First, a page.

Saturday, February 14, 2009
There's been something I've been turning over in my mind for a few days, and it disturbs me greatly, because it's not something I can do much to fix.
We know that every great gift God gives us can be twisted and used for evil. Sexuality, internet...and music, for example.
This week one of my catechists brought in some Gregorian Chant for his students. In the fall, we'd had an event for all the religious ed. kids, and in it we played Chant. Many of them enjoyed the music, or inquired about it, and this catechist's class wanted to know more.
I stopped in at his class at the end of the session, although I'd missed the music portion, he turned it back on for me while the boys were leaving.
One of them expressed his opinion as only a middle school boy can: "I hate it. I can't stand it!"
It doesn't bother me that he doesn't like the music; whether it is liked or not is not a factor in the fact that it is proper liturgical music, and his personal preferences doesn't change that.
But what DOES bother me was his qualifier, for he gave the clear reason for his dislike: "It's creepy. It sounds like it's from a horror movie. Scary music."
Right there, in a nutshell; there's the problem.
Gregorian chant has been corrupted by media, and now, in a traditional Pavlovian way, our younger generations now think it's creepy.
I've written before on the use of Catholic symbols and music in movies or television shows that portray a Catholic Church or anything related to Catholicism. Even though one rarely enters a church these days to the prayerful chanting of a schola, EVERY. SINGLE. PRODUCTION uses this music to cue us in to the religion being attacked...uh...portrayed. Catholic.
The horror genre is especially gleeful in its use of Gregorian Chant in scary sequences, say, when introducing a vampire or a corrupt priest. Or maybe the priest is fine, but we know that when we hear Chant, a demon-infested child is about to appear and screech in writhing agony, terrifying everyone...with the chant sedately playing in the background, human voices apparently disinterested at the intense suffering taking place in their presence.
The use of this music in media venues has quite literally caused our younger generations to look at the horrible things going on in the picture, while the music plays, and voila! They now associate evil and Gregorian Chant.
It's not surprising.
And what about every freaking show that has a corrupt priest in it? A Pedophile priest? A faithful priest who has maybe heard the confession of an abuser (either clergy or lay) and (RIGHTLY!) refuses to break the seal of the confessional? What's playing in the background? Gregorian Chant.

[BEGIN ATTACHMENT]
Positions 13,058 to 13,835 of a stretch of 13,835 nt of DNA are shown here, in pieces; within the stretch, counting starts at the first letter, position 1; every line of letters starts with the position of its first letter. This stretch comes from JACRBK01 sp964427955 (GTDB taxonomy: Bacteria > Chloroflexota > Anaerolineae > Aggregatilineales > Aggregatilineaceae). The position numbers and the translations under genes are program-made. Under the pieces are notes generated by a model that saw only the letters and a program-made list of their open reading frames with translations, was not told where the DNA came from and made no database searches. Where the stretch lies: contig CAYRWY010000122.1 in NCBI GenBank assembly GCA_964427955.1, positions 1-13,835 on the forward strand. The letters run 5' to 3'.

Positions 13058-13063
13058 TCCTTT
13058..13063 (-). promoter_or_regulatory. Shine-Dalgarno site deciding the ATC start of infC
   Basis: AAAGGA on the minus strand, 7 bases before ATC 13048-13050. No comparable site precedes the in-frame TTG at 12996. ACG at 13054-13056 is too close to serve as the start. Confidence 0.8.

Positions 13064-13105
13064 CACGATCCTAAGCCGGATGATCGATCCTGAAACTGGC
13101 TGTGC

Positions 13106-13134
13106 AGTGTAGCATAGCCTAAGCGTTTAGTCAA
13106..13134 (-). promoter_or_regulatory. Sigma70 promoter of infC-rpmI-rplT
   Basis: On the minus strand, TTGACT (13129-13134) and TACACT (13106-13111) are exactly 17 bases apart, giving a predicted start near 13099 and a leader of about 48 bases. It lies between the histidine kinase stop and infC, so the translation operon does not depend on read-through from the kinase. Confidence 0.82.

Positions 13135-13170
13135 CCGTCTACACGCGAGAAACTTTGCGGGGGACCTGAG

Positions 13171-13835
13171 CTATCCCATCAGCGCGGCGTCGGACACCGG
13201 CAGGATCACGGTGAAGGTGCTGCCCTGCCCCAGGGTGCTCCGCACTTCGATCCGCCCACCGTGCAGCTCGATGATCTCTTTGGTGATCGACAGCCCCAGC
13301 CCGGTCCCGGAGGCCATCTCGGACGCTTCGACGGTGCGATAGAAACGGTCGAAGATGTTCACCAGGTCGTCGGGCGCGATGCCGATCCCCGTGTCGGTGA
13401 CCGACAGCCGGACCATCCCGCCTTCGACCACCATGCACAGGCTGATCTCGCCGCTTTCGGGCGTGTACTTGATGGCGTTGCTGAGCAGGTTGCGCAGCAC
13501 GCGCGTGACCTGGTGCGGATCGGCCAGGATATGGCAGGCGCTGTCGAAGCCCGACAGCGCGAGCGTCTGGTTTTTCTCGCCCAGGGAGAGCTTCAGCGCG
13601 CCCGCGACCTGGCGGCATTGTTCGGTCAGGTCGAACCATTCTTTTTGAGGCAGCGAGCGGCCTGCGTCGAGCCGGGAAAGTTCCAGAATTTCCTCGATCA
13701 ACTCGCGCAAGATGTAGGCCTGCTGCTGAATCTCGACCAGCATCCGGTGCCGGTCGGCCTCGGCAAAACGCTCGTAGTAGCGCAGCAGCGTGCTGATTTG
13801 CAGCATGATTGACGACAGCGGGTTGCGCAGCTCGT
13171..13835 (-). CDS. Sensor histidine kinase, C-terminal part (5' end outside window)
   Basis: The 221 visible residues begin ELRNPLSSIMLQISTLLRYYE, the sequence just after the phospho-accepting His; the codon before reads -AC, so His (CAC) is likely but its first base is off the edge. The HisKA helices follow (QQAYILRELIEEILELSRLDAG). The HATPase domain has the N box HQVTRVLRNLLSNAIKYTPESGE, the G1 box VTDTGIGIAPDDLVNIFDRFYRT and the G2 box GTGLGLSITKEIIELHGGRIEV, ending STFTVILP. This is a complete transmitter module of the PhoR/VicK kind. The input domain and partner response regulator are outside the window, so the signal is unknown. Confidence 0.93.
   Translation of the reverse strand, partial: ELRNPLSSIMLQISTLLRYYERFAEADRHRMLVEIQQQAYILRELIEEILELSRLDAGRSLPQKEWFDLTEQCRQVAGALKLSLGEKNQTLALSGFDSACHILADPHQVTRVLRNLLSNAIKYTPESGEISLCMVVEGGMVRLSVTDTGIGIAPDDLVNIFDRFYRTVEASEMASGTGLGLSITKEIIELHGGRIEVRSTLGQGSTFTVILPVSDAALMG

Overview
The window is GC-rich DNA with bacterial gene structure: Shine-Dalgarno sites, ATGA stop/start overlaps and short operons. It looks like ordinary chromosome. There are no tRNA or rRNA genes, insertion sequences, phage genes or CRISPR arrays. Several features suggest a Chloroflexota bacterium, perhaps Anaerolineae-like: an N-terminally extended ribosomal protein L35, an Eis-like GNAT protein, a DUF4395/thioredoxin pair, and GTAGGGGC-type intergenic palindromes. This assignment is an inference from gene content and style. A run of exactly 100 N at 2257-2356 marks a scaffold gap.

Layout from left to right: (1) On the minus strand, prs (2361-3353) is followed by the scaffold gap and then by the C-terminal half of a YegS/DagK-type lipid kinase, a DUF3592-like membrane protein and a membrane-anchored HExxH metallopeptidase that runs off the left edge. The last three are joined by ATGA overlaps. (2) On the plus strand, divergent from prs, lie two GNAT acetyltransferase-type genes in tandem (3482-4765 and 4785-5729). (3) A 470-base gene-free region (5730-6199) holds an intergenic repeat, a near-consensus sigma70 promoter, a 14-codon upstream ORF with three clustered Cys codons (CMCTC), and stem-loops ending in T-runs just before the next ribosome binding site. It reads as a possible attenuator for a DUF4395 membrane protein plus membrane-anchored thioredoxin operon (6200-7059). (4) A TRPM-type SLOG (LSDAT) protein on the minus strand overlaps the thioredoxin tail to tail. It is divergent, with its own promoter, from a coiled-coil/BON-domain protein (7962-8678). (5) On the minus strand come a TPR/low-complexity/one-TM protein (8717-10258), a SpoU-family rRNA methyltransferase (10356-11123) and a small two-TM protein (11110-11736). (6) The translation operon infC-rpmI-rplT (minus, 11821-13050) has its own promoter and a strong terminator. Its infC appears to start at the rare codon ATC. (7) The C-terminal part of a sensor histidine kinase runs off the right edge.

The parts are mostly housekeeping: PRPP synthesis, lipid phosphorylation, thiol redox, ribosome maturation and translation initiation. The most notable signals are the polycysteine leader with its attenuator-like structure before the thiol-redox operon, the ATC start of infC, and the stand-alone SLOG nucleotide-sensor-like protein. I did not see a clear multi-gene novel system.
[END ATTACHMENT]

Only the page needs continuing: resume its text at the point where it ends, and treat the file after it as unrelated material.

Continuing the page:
I would suggest that although individuals in Hollywood might not have been consciously considering the Pavlovian training they've been providing to their lab subjects (i.e. us), the One they serve knew exactly what he was doing.
Oh, yes, the smoke of Satan, as St. Pius X called it. (Was it St. Pius X?).
And when something pure and beautiful, something that is prayer and praise and thanksgiving to God becomes associated with something evil, that can send a very strong message. It's not subliminal; it's obvious. And odious.
That's what the middle school boy observed, and it's how he's been indoctrinated.
So when we, or his catechist, in doing something good, brings Gregorian Chant into an event or classroom, rather than being calming, it's natural that some students are going to have a violent dislike of what they're hearing.
And how the Evil One must be gleefully rejoicing in his eternal damnation.
So. Now we realize the problem. Now we have to combat it. And the ONLY way to do that is to use it more, to associate it with good things, with fun things, with HOLY things. The answer isn't to take it away just because it's been warped by our cultural corruption; the answer is to bring it back, gently, persistently, prayerfully, and let God do the rest.
Thankfully, not every child had that reaction, and that likely speaks more about what the parents are allowing their children to see at home (which concerns me more than the child's reaction). We need to realize that this beauty, Gregorian Chant, this great gift of the Church, which Vatican II said specifically must maintain a high place in the liturgy, NEEDS to be used! If it's never heard at Mass, guess where the kids are getting it, and with what they are associating it!?
We wouldn't have this problem if parishes were obedient to the directives of Vatican II.
Our fallen nature corrupts everything we touch; but the good news is that God created us to be directed towards Him. To elevate our wills, our intellect, everything...to Him. And that means we can still turn this ship around and point it back in His direction. We can save our symbols, we can save our music, we can save our children through being holy, through using what has always been holy...for the proper purpose.
And that will make ALL the difference in the world.
If we don't use what we've been given, it will be commandeered for evil. That's a fact, and it's happened, and continues to happen. We NEED to bring back Chant; it belongs to OUR tradition, it is part of OUR patrimony, and its misuse is affecting OUR children in a very negative way!
I look forward to the discussion in the combox.